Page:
When driving south on Rt. 36, one cannot miss the prison surrounded by barbed wire fences on the right hand side of the street. Plus, right in the lawn in front of the prison is a New York State historical marker which memorializes the Groveland Shaker community that once existed there. Now some may think this is all there is, but if you take a right on an indiscriminate side road right before the prison, the road wraps around to the back of the prison where some original Shaker houses still stand. Plus, right in front of these houses, there is a very large sign explaining who the Shakers are and how they came to be in Groveland by 1836, which is definitely helpful to make the traveler feel that they are indeed in the right place. There are definitely two original Shaker buildings on this site; being a meetinghouse and also regular home. Now directly behind these two houses is actually a small, run down golf course. This golf course is directly behind the prison and in fact butts up to the barbed-wire fence, meaning that inmates can simply walk up to the fence and watch a round of golf! It’s actually a bit weird. We definitely helped ourselves to seeing if both buildings were locked, and while the meeting house was indeed locked, the house actually was not. We did go into the house, but due to its condition, we quickly left in order to avoid being inside when it collapsed.
On the other side of the two original Shaker houses is an abandoned facility, and Chris and I had no idea what to make of it. We proceeded to walk up a small hill to the facility and saw that it too had a barbed wire fence, but this fence was actually open allowing whoever wants to the ability to walk right in and explore the grounds. As Chris and I walked up the hill, we quickly saw that it was not simply one abandoned facility building, but several abandoned buildings making up a complex, all in disheveled condition. We quickly became very excited and felt we were discovering something. We eventually found what probably used to be the main entrance to the complex, with the buildings being on the right, and a cemetery on the left. The sign marking the cemetery identified that it was indeed a Shaker cemetery. Chris and I could not believe what we were seeing since Shakers came to Groveland in 1836, meaning that the cemetery stones would be very old. Unfortunately, the stones were so uncared for that I did not see a single marker that was even readable, so we have no idea when the people were born or when they passed away, but it was still very exciting for us to see. I proceeded to walk around the grounds of the complex some more and eventually saw a sign which stated that Chris and I were in fact trespassing on property owned by the Department of Corrections. This raised our anxiety a bit, so we headed back to the car.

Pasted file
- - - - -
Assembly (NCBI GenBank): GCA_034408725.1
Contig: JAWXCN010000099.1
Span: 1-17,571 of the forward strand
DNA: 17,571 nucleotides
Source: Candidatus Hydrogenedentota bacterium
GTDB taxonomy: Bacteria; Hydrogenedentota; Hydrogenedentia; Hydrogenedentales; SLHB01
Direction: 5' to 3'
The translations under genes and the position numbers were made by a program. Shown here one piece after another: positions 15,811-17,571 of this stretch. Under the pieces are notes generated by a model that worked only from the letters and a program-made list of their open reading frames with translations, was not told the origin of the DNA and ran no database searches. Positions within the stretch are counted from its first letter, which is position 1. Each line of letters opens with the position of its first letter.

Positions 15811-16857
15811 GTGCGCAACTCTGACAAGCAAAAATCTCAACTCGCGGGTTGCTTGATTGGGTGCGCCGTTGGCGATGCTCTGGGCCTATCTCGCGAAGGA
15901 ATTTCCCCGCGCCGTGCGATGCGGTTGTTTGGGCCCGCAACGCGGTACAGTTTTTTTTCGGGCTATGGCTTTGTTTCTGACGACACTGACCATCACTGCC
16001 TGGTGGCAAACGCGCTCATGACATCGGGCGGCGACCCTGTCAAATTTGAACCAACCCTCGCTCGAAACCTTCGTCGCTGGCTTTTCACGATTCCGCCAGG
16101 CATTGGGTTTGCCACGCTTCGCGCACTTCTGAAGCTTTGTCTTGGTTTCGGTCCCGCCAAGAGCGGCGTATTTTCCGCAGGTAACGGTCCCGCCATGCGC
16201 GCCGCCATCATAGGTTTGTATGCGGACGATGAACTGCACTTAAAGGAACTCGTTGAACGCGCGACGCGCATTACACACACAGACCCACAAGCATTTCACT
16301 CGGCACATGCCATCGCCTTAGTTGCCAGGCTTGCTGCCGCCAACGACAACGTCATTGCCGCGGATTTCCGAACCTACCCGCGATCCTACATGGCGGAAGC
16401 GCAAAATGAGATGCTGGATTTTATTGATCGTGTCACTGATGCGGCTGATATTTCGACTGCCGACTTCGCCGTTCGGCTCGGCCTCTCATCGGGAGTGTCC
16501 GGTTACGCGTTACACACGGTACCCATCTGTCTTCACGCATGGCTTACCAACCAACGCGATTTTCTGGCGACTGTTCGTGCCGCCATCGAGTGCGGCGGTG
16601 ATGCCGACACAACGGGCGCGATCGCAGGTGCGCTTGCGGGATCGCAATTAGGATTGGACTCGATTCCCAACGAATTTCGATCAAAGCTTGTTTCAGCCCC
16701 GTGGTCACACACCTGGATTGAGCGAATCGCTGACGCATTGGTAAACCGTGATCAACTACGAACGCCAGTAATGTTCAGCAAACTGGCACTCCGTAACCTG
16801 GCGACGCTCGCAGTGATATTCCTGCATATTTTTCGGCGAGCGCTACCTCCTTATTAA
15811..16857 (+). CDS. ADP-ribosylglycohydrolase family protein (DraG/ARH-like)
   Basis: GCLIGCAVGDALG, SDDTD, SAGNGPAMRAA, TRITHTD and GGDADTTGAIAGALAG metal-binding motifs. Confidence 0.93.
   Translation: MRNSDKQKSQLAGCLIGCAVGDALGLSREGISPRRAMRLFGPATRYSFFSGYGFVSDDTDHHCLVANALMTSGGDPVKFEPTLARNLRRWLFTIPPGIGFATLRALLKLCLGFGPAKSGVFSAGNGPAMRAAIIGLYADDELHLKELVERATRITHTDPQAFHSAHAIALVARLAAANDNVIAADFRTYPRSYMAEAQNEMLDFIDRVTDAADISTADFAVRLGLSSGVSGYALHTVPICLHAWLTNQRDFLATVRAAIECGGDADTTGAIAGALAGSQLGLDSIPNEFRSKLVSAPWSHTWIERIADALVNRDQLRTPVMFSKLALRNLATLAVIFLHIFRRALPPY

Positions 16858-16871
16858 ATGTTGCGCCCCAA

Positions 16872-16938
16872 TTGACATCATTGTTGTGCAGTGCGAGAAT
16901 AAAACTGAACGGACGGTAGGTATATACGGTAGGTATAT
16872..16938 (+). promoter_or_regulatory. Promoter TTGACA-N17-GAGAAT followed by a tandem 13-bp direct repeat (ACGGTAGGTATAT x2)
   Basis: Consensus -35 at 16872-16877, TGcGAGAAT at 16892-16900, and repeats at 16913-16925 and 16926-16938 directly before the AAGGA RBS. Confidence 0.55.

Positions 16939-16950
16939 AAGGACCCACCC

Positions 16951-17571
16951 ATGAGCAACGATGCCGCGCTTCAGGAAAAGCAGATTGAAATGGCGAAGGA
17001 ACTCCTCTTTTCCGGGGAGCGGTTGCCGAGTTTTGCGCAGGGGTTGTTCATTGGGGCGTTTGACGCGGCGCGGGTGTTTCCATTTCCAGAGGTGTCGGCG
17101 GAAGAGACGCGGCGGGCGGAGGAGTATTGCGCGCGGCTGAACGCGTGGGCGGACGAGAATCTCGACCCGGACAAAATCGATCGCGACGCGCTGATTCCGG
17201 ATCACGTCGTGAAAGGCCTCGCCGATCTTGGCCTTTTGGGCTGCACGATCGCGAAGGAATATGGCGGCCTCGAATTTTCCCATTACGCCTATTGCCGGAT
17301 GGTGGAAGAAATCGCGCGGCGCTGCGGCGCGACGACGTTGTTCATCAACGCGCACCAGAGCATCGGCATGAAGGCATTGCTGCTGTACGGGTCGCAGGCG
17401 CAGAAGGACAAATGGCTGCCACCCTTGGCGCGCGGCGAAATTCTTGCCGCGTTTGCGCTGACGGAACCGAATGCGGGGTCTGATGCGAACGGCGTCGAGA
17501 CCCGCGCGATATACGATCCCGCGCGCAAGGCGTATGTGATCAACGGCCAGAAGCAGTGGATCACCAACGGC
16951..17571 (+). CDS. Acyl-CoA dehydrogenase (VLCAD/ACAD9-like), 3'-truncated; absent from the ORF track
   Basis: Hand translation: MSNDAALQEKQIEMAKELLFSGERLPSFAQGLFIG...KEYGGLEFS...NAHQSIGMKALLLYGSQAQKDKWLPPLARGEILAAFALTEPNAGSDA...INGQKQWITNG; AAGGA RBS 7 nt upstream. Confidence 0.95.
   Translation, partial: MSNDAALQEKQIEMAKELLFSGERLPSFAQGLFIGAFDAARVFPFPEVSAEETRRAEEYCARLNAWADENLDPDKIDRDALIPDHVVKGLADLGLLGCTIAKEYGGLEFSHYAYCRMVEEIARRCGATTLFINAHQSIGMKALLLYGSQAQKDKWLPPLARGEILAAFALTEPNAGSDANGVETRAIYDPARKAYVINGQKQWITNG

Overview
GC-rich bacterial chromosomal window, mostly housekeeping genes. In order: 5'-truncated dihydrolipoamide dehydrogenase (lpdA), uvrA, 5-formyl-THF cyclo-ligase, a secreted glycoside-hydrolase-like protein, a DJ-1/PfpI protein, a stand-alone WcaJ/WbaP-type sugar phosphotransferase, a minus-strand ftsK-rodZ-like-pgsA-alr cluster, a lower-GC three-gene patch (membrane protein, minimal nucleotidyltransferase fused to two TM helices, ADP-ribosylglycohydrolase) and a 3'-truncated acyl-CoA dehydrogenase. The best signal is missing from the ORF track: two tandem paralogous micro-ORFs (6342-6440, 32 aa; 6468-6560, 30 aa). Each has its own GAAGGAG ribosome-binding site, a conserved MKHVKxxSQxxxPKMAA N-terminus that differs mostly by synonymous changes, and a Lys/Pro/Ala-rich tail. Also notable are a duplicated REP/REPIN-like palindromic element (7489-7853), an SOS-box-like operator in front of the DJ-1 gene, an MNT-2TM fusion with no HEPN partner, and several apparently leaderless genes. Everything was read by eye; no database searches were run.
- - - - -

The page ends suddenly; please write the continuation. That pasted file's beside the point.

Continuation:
However, once in the car, we simply drove to the other side of the complex and discovered another cemetery, which was definitely much better cared for. At the entrance to this second cemetery there was sign which explained that we were in fact on the former grounds of the Craig Colony for Epileptics, which explained the abandoned buildings. Plus, this cemetery we were now looking at was the cemetery for the epileptics who had died in the colony. The sign also clarified that Sonyea is in fact not an acronym for the epileptic asylum. However, this did not dissuade Chris and I from becoming totally creeped out as to what did occur at the colony and what may have led to some being buried in the cemetery we were now standing in. After exploring a bit, Chris and I eventually left the grounds of the former Craig Colony feeling like we had found a lost civilization, and having more questions than when we started today’s journey. At the time of this writing, I have yet to read much about the Craig Epileptic Colony, but I do know that it was in existence from 1909- 1979 and that there are still several people around today who had experiences there. The journey of the former Shaker sites in Groveland, NY was incredible and definitely a great example as to why Chris and I do what we do.
Shaker Site(s) in Watervliet (aka Albany), New York
In 1736, a woman by the name Ann Lee was born in England. It is reported that,
“Ann came from an impoverished background, she never learned to read or write, and she was forced to work at menial tasks all of her life. She married unhappily and had four children all of whom died young. Open to “heavenly visions” which brought her new truths, she came to abhor “the depravity of human nature and the odiousness of sin,” particularly the act of sexual relations…In 1758 Ann was converted by James and Jane Wardley, themselves Quakers, who were the followers of a small group of French religionists who had taken refuge in England from persecution in France due to their beliefs. These French peasants claimed to have been inspired in their native land by the Holy Ghost, and they wished to return to the forms of primitive Christianity as they viewed that early faith. In their religiosity they were subject to trembling, fainting, trances, and given to visions and prophecies…They were therefore referred to derogatively as “the Shaking Quakers” and then eventually simply as the “Shakers.” They looked forward to the imminent Millennium, and they had gifts of speaking in tongues and of healing” (Crooked Lake Review, Fall 2005, Issue no. 137; found at http://www.crookedlakereview.com/books/ saints_sinners/martin6.html).